On the walls of Ferrara, you can walk or go by bike, you can jog or just relax after a good lunch. Any hour of the day is good to stop by, any excuse is welcome.
After all, they’ve been standing there, imposing and elegant, for over 500 years — despite events and changes — guarding that jewel of architecture that is the city center of Ferrara, Unesco World Heritage since 1995.
For centuries, they’ve carried out a crucial military and defensive function, protecting the inhabitants of the city from any kind of peril.
The citizens return this service with the same love and attention: the tree-lined alleys and the wide green lawns are all well taken care of, and, altogether, they outline a more than 9 km-long path, featuring also cycle lanes.
The old defensive system is, on the other hand, one of the most complete and varied wall tours in Italy, designed by Michelangelo Buonarroti and being an excellent example of military art.
Today, the walls don’t have that function anymore but nonetheless, they are still an essential reference point within the city landscape. Over time, they’ve turned into a splendid ‘garden’ that, instead of diving people, unites them.
The great urban park dedicated to Giorgio Bassani, just a bit north of Ferrara, is the proof of this: It is the departing point of the cycle lane Destra del Po, which, with its 125 km, cuts into two the entire valley until reaching the Adriatic.
The urban walls and its structure
Even though the walls have an ancient and complex origin, four more recent sections can be clearly recognized, all dating back between the 15th and the 17th century.
The first section is the northern part of the wall, featuring the ‘Erculean Addiction’, designed by Biagio Rossetti and built between 1493 and 1505. In the eastern part of the walls is the section wanted by Duke Alfonso I d’Este between 1512 and 1518.
Finally, a southern section was built on request of Duke Alfonso II d’Este between 1575 and 1585, whereas the most southern piece was requested by Pope Paolo V between 1608 and 1618, after Ferrara had been annexed to the Papal State, including the new archaeological park Baluardo dell’Amore.
Walking along the walls
Defensive towers, gunner towers, gates, and passages: you can walk for all their length along the walls and the underlying fortification (longer and less protected by the sun than the walls), glimpsing from time to time some suggestive views on the city.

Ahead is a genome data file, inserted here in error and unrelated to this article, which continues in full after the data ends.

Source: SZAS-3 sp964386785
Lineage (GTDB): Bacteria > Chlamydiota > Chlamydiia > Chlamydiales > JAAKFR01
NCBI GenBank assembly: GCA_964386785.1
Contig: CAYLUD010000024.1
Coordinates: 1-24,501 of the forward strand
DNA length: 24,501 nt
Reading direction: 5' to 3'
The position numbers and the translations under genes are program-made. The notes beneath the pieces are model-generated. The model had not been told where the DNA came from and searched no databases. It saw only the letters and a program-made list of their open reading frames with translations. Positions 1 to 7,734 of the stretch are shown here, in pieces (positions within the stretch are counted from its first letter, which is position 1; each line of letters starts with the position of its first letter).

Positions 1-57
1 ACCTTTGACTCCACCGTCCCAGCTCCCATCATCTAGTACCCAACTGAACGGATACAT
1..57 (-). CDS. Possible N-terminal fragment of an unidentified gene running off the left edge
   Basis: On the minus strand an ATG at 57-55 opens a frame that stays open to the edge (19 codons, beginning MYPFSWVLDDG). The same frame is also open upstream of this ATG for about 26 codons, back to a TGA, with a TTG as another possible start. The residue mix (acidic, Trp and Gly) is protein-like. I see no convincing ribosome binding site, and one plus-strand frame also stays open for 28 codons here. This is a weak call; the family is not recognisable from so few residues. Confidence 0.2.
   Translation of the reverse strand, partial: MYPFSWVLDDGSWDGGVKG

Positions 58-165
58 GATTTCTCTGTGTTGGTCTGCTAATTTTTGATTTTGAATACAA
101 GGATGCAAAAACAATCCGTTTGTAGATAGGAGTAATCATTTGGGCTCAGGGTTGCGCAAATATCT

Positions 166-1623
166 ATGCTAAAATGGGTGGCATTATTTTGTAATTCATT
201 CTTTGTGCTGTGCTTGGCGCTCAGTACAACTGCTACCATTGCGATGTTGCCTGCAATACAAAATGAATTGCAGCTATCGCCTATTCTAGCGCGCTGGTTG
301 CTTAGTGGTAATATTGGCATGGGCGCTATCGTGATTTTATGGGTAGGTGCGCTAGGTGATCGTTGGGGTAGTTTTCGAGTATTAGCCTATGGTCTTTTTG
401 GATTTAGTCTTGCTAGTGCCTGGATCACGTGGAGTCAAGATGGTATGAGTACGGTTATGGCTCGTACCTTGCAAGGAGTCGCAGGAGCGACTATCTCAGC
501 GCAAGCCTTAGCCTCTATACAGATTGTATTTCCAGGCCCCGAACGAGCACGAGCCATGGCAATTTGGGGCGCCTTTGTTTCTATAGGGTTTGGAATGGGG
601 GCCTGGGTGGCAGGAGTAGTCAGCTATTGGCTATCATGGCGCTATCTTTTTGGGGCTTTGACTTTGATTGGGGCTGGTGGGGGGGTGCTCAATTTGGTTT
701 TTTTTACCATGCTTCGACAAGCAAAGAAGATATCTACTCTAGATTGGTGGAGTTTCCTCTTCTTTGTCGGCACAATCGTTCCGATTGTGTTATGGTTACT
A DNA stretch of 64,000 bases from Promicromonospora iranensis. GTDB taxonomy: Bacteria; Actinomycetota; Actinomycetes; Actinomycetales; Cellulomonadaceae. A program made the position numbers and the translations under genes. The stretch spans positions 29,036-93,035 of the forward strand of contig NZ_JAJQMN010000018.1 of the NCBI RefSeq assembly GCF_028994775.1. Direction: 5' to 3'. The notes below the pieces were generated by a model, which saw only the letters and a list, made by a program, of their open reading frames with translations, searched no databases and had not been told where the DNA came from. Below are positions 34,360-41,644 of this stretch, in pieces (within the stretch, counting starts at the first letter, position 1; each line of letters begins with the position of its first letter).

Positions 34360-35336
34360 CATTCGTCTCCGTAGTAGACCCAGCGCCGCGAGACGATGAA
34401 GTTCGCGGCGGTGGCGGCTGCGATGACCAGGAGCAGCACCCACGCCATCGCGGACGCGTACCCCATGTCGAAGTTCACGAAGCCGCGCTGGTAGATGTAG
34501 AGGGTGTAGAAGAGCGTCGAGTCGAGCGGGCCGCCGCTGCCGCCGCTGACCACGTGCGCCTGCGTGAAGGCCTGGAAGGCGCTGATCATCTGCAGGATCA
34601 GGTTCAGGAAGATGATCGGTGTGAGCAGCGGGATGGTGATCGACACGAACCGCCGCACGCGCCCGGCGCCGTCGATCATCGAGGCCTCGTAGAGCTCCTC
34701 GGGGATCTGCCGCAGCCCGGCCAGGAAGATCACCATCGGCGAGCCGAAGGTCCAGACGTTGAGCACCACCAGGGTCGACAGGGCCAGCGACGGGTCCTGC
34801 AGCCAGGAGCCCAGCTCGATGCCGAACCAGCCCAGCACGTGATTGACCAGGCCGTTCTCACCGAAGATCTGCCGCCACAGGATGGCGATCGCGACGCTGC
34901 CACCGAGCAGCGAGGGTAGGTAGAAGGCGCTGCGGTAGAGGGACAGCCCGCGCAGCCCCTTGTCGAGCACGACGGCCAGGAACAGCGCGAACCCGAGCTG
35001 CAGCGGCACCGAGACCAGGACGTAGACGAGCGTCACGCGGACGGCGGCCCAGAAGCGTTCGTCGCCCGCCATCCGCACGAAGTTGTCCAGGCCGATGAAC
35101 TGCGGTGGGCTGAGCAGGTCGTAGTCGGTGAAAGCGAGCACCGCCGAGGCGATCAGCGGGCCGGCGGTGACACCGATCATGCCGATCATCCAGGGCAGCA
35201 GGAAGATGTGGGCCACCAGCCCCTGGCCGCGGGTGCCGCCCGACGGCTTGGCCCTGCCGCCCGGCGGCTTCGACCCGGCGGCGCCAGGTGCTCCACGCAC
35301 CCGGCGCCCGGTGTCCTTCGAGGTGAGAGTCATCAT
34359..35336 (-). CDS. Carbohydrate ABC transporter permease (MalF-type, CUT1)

In the trait between the gate Porta Degli Angeli and the Tower of San Giovanni (see the map) you will see on the one side the monumental complex of the Charterhouse, the Jewish Cemetery, and the gardens (among which, noteworthy is Via Delle Erbe, a particular urban campaign enshrined in the heart of the city centre), on the other side the “Urban” Park Bassani (former game reserve of the Este family).
The key point of the wall’s geography and venue of several temporary events, a mention deserves Porta Degli Angeli, better known to the people of Ferrara as “Casa del Boia” (House of the Executioner).
Sited at the end of Corso Ercole I d’Este and considered one of the most beautiful gates of the Renaissance period in Europe, according to tradition Cesare d’Este, last duke of Ferrara, crossed it while exiting the city, when its city was ceded to the Papal State.
Thanks to the recent renovation work, visitors can now go up to the top of the gate and have a panoramic view of the city like in the 16th century.
The walls remain an important milestone of Ferrara: not just an imposing witness of a glorious past but rather a lively heart of the city’s social life. You can also visit them with the Augmented Reality thanks to the Mura Aperte Project.
In the daytime (usually on Friday), the area of Porta Paola turns into a farmer’s market, rich in local products coming from the surrounding countryside; at night, though, the enchanting Tower of San Giovanni becomes a meeting place for Jazz lovers.
Excitement is what fills the days of the walls in Ferrara, which fades away only at the end of the day, when the city and this important character of Emilia-Romagna history fall asleep, waiting for another day to come.
Davide Marino was born archaeologist but ended up doing other things. Rational – but not methodic, slow – but passionate. A young enthusiast with grey hair
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